I have really enjoyed watching Michael Grabner over the past three games – seeing brief glimpses in his first contest, then bursts of speed in his second and success in his third.

I had heard that he stayed out of traffic, but with Kesler and Raymond leading the charge he is willing to take hits. And, his shot is as good as it was billed.

The Chicago game was a key one for both Roberto and the Canucks – something for the captain to build on.

*****

I hope that Andrew Raycroft gets to face his former team – the Leafs.

I think that the boys would play really hard to help him win.

KAMLOOPS: HOCKEYTOWN

by Ron Spence

A number of B.C. teams have excelled in hockey.

The Vancouver Millionaires won the Stanley Cup in 1915, and the Victoria Cougars repeated ten years later. The Kimberly Dynamiters won the World Championships in 1937, and the Penticton Vees in 1955. The Trail Smoke Eaters won the Worlds both in 1939 and 1961. And the Vernon Lakers/Vipers topped Canadian Junior A hockey, when they won the Centennial/Royal Cups in 1990, 1991, 1996 and 1999.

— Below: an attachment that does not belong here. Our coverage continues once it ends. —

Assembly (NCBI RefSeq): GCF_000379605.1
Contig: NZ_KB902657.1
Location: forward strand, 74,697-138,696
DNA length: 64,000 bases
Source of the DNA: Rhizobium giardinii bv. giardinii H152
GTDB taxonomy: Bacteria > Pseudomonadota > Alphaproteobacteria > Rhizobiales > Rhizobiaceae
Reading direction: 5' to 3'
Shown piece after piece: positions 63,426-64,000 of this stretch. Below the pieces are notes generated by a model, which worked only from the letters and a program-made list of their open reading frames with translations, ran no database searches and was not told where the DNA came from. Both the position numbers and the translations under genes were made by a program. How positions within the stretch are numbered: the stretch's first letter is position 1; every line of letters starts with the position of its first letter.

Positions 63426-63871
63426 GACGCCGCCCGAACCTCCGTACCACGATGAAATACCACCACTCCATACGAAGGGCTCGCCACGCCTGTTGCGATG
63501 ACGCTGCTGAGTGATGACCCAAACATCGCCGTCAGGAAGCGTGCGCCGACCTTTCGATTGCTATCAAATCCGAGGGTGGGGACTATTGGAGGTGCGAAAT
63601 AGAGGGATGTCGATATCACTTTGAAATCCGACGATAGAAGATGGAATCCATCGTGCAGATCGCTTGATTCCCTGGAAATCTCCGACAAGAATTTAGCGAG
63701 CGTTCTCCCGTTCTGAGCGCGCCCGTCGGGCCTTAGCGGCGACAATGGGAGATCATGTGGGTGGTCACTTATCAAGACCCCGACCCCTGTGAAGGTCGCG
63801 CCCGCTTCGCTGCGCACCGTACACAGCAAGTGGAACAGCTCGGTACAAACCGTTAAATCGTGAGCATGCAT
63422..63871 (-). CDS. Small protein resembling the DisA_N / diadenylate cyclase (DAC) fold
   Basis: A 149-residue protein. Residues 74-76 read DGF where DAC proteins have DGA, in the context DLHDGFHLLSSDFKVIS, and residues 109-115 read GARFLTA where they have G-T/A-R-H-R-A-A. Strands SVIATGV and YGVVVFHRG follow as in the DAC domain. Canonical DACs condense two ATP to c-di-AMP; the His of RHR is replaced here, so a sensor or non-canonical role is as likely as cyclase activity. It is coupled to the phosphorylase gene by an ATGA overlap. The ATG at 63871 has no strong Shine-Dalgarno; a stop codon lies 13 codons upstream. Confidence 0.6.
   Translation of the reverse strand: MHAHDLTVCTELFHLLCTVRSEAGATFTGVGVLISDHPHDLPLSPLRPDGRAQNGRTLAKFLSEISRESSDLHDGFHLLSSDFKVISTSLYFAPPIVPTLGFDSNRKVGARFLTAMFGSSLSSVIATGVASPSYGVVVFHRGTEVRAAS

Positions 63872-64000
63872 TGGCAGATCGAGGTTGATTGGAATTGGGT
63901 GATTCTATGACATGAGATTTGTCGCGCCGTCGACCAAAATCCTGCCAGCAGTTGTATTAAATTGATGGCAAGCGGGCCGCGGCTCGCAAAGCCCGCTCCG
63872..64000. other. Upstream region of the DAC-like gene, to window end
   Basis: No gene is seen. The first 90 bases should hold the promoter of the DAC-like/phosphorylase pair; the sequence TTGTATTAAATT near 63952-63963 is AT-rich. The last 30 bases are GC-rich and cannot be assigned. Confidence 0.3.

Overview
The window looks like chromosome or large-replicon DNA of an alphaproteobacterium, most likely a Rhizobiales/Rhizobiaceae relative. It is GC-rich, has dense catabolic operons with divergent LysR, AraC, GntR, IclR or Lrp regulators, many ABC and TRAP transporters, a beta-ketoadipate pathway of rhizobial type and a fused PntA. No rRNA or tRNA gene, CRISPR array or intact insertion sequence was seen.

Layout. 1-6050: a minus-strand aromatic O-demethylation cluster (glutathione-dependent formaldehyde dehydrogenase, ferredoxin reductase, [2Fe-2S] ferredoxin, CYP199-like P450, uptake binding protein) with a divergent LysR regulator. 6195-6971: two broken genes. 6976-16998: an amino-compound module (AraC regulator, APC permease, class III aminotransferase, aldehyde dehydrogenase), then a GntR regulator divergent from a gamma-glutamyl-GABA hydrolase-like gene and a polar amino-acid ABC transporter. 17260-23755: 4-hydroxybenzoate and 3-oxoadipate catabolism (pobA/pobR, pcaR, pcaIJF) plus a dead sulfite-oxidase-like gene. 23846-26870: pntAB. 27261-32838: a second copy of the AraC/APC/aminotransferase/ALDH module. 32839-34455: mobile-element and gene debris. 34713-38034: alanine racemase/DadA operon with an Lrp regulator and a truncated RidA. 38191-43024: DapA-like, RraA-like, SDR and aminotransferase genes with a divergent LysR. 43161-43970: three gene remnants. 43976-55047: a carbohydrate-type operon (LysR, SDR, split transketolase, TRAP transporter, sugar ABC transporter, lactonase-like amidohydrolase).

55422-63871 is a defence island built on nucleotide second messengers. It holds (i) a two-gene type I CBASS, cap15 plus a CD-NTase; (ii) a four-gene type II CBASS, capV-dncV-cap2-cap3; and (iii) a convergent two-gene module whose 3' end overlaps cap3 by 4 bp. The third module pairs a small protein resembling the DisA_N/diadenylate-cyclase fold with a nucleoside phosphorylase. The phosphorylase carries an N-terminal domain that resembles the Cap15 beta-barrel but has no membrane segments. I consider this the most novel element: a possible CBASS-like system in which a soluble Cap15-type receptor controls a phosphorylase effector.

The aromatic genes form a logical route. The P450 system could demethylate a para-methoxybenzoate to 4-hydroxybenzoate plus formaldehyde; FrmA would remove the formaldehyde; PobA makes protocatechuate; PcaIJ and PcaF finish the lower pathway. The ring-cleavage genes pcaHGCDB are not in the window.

B.C.’s consistent success story has been the Kamloops Blasers. They have achieved eight 50 win seasons, and eleven WHL championships, during their twenty-six year history. The Blasers have made six Memorial Cup appearances, and have the most tournament wins – nineteen.

Kamloops also won the Memorial Cup three times in four years, from 1991-92 to 1994-95, which is a record. During these years, three Blasers were named Cup MVPs: Darcy Tucker, Shane Doan and Scott Niedermayer. Sixty-eight Blaser grads have moved on to play in the NHL.

Also, five Kamloops coaches have graduated to the NHL. Ken Hitchcock (Columbus), Tom Renney (New York) and Don Hay have been head coaches, and Dean Evason (Washington) and Marc Habscheid have been NHL Assistants.

Why has this small B.C. city repeatedly beaten higher budgeted teams, in larger centres across Canada, and the U.S.?

First of all, the Blasers have the community support of eighty-four thousand fans.

Tom Renney states: “There is a tremendous sense of pride in the community that collectively supports the tradition of the team.”